Parshas Ki Seitzei
Gratitude--A Hereditary Trait?
Volume 3 Issue 50
by Rabbi Mordechai Kamenetzky
Marriage: The tie that binds. It is the building-block of any nation
and the foundation for its growth. Yet Jewish law restricts whom the
children of Abraham may marry - even among those who share their own
faith. The Torah tells us that neither an Ammonite nor Moabite male may
marry into the direct descendants of Abraham.
True they may marry other converts, but they can never enter a direct
union with descendants of Klal Yisrael.
The Torah tells us the reason for this restriction. "On the fact that
they (Ammon) did not greet you with bread and water as you left Egypt and
for employing (Moab) Bilaam the son of Pe'or to curse you" (Deuteronomy
One must truly wonder: according to the Torah, anyone is allowed to
become a Jew. It requires acceptance of the mitzvos and the
responsibilities that Judaism entails. Yet the Torah it seems, has great
reason to disallow males who descend from the nation of Ammon and Moab
from marrying direct descendants of Abraham. Surely it is solely not the
refusal of bread and water or the employing of a sorcerer to curse the Jews.
After all, the Egyptians enslaved the descendants of Jacob, nevertheless,
Egyptian converts may marry Jews - albeit after three generations of
waiting. Even converted descendants of our enemy Esau may marry the
children of his nemesis brother Yaakov. What then is the inherent evil
trait of Ammon and Moab that disallows their union with Abraham?
A brilliant young student entered the portals of Yeshiva Torah Voda'ath
in the 1940s. Hailing from a distinguished rabbinic family which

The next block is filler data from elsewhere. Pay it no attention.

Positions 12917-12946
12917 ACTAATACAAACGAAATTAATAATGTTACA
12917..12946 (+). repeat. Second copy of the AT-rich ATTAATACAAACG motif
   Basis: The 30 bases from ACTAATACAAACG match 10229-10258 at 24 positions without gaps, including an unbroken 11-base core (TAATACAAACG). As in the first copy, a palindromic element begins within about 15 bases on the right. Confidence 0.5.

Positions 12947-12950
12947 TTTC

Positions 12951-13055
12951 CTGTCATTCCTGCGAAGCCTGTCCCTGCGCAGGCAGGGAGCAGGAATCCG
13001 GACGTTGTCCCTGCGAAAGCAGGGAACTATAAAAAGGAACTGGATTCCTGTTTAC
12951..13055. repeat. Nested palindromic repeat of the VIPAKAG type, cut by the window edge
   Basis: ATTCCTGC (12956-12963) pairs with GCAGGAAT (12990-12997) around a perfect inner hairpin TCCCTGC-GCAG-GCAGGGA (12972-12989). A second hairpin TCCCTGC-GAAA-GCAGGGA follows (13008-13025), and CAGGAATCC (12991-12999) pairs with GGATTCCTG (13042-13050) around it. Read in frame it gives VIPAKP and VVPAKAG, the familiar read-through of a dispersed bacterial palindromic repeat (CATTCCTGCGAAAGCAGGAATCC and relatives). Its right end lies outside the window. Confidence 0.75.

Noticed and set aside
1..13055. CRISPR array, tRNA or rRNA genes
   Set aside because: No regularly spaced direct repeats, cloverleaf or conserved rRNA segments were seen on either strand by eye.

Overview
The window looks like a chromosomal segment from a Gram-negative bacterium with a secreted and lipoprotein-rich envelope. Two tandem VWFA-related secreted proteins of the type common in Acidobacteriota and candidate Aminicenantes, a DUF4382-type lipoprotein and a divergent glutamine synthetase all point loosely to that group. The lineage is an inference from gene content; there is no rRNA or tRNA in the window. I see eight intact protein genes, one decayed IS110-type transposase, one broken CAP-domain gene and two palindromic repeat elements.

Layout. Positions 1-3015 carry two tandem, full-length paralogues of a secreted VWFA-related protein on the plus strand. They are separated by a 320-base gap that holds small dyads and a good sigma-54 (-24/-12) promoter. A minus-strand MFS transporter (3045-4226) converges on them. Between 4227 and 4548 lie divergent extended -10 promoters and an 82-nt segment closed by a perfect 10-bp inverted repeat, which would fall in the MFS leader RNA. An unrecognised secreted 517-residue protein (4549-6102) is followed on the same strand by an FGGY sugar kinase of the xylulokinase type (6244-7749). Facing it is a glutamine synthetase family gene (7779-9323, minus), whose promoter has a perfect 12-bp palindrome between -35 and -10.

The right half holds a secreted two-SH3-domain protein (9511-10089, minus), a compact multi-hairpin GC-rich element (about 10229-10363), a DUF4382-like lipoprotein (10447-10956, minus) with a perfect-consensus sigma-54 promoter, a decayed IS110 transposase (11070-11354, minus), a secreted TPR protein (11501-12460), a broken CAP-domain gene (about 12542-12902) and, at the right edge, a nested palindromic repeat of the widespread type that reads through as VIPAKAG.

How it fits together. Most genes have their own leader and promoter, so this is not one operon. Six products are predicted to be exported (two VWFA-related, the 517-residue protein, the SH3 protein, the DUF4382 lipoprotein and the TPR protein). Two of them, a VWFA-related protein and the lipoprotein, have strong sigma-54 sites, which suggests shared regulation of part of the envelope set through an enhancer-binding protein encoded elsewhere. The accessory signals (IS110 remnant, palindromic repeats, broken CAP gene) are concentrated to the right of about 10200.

instilled within him a creative mind, he questioned some of the arcane
dormitory rules and restrictions that were imposed with boys of less
character in mind.
But rules, said the dormitory counselor, are rules and he wanted to have
the young student temporarily expelled until he would agree to conform.
An expulsion of that sort would have left the young man (who lived
out of town) no alternative but to leave the Yeshiva.
They brought the matter before the Rosh Yeshiva, Rabbi Yaakov Kamenetzky.
"True," he said, "rules are rules, but I owe this young man something."
The dorm counselor looked stunned.
"In the 1800s this boy's great-grandfather helped establish the kollel
(fellowship program for married Torah scholars) at which I would study
some decades later. I owe his family a debt of gratitude. If the rules
disallow his stay in the dormitory, then he will sleep in my home."
An essential trait of the Jewish people is gratitude. The children of
Avraham are instilled with it, whether it be gratitude to Hashem or his
mortal messengers. However, it seems that Ammon and Moab have no sense
of gratitude. Their forebear was Lot, Avraham's nephew who raised Lot
and was saved him during a vicious war. Avraham taught Lot the spirit of
hospitality and helped establish him in life. Yet Lot's children,
Ammon, and Moab, showed no gratitude. In fact, they were eager to
destroy Avraham's children - both physically and spiritually. There can
be no fusion of those two traits.
We can handle enemies. When an Edomite or Egyptian accepts the faith he
can become a true partner in every aspect that bonds Jews - even
marriage. But in the harmony of the Jewish family, in the building the
future of our nation, there is no room for ingrates.
Moabite women however, are exempt from the ban. It seems that they had
no control over the decisions. How interesting it is to note that the
Moabite convert, Ruth, the woman who showed tremendous gratitude toward
her mother-in-law was the precedent-setting example that lifted the ban
on Moabite-women converts.
Those actions of gratitude and understanding ultimately led to the birth
of King David the forebear of Moshiach.
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